Commentary by Michael Taube
On June 20, three paintings sold for a combined $32,000 at London’s Bonhams auction house – an astonishing 20 times more than the original estimated value. Interest in these paintings far outpaced an Auguste Renoir sculpture, which was withdrawn due to a lack of bidding interest.
Who was the painter that was all the rage at Bonhams that day? A chimpanzee named Congo.
In the late 1950s, Congo created a series of abstract paintings that attracted international attention. Famous artists such as Pablo Picasso and Joan Miro had Congo originals in their collections. And Salvador Dali once remarked, “The hand of the chimpanzee is quasi-human; the hand of Jackson Pollock is totally animal!”
How fascinating. Well, the hand of this writer just slapped his forehead and he’s still shaking it now.
To be fair, Congo is not a unique example. There are some zoos and organizations that exhibit paintings by elephants, and sell them for $350-700 on average. And if there is a market for this type of art, people naturally have the right to profit from it.
Yet, this isn’t a question of dollars and cents. It’s a question of taste and standards.
Sure, we’ve heard the old saying “art is in the eye of the beholder” more times than we care to admit. We’ve heard countless tales about artists like Vincent Van Gogh and Henri de Toulouse-Lautrec not being fully appreciated until after their deaths. And we’ve seen everything from a pornographic image of the Virgin Mary to cans of excrement, aborted babies to a crucifix submerged in urine, put on display at supposedly reputable art galleries.
But this isn’t an attack on French Impressionism (which I like for the most part) or a critique of modern art (which I can’t stand for the most part). Rather, my true concern is the increasing lack of interest in the great painters and sculptors, the Old Masters. For it is this drop in interest in traditional art that may partially help explain why modern art has developed into a type of anarchistic freedom of expression.
As Paul Johnson wrote in Art: A New History, “Art is fundamentally about order, whether the canonical or the new currently has the upper hand. We must always look for the underlying order which runs beneath the surface of the battle, to see that it is healthy and intact, and strong enough to sustain the dynamics of change. For once art loses its fundamental order, it becomes disorderly and therefore ceases to sustain a moral society and may, in fact, become a menace to our happiness.”
It’s true. To understand art and fully appreciate it, you must go back to the roots of European society. You have to study the Baroque and Renaissance periods, where paintings and sculptures were often commissioned by kings and queens. You have to examine the glory of religious paintings and architecture to see how art, perspective and the natural order developed.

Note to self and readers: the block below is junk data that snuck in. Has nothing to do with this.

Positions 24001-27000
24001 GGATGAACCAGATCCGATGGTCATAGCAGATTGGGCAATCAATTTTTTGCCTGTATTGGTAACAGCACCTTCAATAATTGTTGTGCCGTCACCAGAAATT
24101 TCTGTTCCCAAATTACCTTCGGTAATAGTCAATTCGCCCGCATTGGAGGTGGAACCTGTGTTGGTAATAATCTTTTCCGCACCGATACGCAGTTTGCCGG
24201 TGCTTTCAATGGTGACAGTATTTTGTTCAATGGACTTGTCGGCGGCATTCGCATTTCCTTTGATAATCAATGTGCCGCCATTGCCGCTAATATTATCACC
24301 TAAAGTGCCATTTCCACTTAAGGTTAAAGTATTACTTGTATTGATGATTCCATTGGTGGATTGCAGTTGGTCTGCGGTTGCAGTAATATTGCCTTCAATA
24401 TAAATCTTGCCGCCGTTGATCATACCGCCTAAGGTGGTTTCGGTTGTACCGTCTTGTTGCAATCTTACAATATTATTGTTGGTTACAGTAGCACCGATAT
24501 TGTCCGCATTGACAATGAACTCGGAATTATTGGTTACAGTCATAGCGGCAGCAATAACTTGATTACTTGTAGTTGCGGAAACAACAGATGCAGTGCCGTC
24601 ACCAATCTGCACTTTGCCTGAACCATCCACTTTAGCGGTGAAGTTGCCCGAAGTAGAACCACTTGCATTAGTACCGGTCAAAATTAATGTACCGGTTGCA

Furthermore, Thomas Craven wrote in Men of Art that the modern painter is “ignorant and ineffectual.” As he explains, a modern painter “refuses to accommodate himself to the intensely stimulating materials of an industrial age, ineffectual because his isolation binds him to a narrow aestheticism that scarcely touches reality.”
Therein lays a major problem with art today: what modern artists regard as reality is nothing more than figments of their imagination. And since we can’t read minds, many of us struggle to figure out why modern art should be called just that, art.
It’s easy to say a bunch of squiggly lines represents an oppressed society, and even easier to find art critics who’ll chime in with their support. But if you can’t interpret these squiggly lines as a real image, it’s virtually impossible to appreciate it. If anything, it leaves you wondering why you wasted good money on the admission fee to the museum or gallery.
But when you look at the Old Masters, you understand what their paintings are about and marvel at their glory. Consider El Greco’s religious themes, Diego Velazquez’s creations of Spanish rulers, Michelangelo’s statues, Rembrandt van Rijn’s portraits, and Johannes Vermeer’s beautiful interpretations of Dutch society. There was an order in their society, and they painted life as realistically as they could (or, in some cases, were allowed to).
Some modern artists, including Impressionist painters and Canada’s Group of Seven, understood this principle. The vast majority of modern artists, however, believe the Old Masters presented an archaic, old-fashioned view of society.
Many modern artists openly attack religious institutions and societal norms, feeling it is their right – some believe even a duty – to be society’s critics. They waste taxpayer money earmarked for the arts and create avant garde art exhibits that children shouldn’t be allowed to attend.
Art is the glue that helps hold the fabric of society together. So, it makes sense that our moral values and societal standards are sort of following the same radical and rebellious patterns as modern art.
With attendance going up in modern art galleries and museums, and going down in traditional institutions, this pattern is not about to change. If anything, it will probably get worse with time.
Michael Taube, an occasional contributor toThe Interim, is a freelance columnist for theToronto Sun.